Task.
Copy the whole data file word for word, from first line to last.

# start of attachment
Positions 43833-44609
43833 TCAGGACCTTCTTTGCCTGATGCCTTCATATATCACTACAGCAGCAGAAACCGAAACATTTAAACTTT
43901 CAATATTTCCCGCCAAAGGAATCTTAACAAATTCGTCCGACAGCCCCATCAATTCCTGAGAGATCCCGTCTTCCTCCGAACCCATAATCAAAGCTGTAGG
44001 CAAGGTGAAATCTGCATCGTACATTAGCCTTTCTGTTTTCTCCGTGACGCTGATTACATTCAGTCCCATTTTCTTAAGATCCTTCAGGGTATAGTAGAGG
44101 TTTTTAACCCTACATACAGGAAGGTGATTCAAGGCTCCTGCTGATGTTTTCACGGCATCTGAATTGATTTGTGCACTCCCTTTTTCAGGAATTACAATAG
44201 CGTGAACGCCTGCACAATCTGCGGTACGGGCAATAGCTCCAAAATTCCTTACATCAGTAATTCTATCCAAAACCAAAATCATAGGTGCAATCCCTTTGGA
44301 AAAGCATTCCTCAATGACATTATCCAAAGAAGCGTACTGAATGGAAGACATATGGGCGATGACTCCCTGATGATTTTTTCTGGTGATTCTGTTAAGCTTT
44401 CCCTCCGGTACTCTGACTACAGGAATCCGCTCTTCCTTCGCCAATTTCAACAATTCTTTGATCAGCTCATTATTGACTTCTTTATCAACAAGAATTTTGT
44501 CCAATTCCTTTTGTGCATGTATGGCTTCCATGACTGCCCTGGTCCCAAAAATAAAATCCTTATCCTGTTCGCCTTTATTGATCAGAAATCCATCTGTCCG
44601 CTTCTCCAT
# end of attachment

Positions 43833-44609
43833 TCAGGACCTTCTTTGCCTGATGCCTTCATATATCACTACAGCAGCAGAAACCGAAACATTTAAACTTT
43901 CAATATTTCCCGCCAAAGGAATCTTAACAAATTCGTCCGACAGCCCCATCAATTCCTGAGAGATCCCGTCTTCCTCCGAACCCATAATCAAAGCTGTAGG
44001 CAAGGTGAAATCTGCATCGTACATTAGCCTTTCTGTTTTCTCCGTGACGCTGATTACATTCAGTCCCATTTTCTTAAGATCCTTCAGGGTATAGTAGAGG
44101 TTTTTAACCCTACATACAGGAAGGTGATTCAAGGCTCCTGCTGATGTTTTCACGGCATCTGAATTGATTTGTGCACTCCCTTTTTCAGGAATTACAATAG
44201 CGTGAACGCCTGCACAATCTGCGGTACGGGCAATAGCTCCAAAATTCCTTACATCAGTAATTCTATCCAAAACCAAAATCATAGGTGCAATCCCTTTGGA
44301 AAAGCATTCCTCAATGACATTATCCAAAGAAGCGTACTGAATGGAAGACATATGGGCGATGACTCCCTGATGATTTTTTCTGGTGATTCTGTTAAGCTTT
44401 CCCTCCGGTACTCTGACTACAGGAATCCGCTCTTCCTTCGCCAATTTCAACAATTCTTTGATCAGCTCATTATTGACTTCTTTATCAACAAGAATTTTGT
44501 CCAATTCCTTTTGTGCATGTATGGCTTCCATGACTGCCCTGGTCCCAAAAATAAAATCCTTATCCTGTTCGCCTTTATTGATCAGAAATCCATCTGTCCG
44601 CTTCTCCAT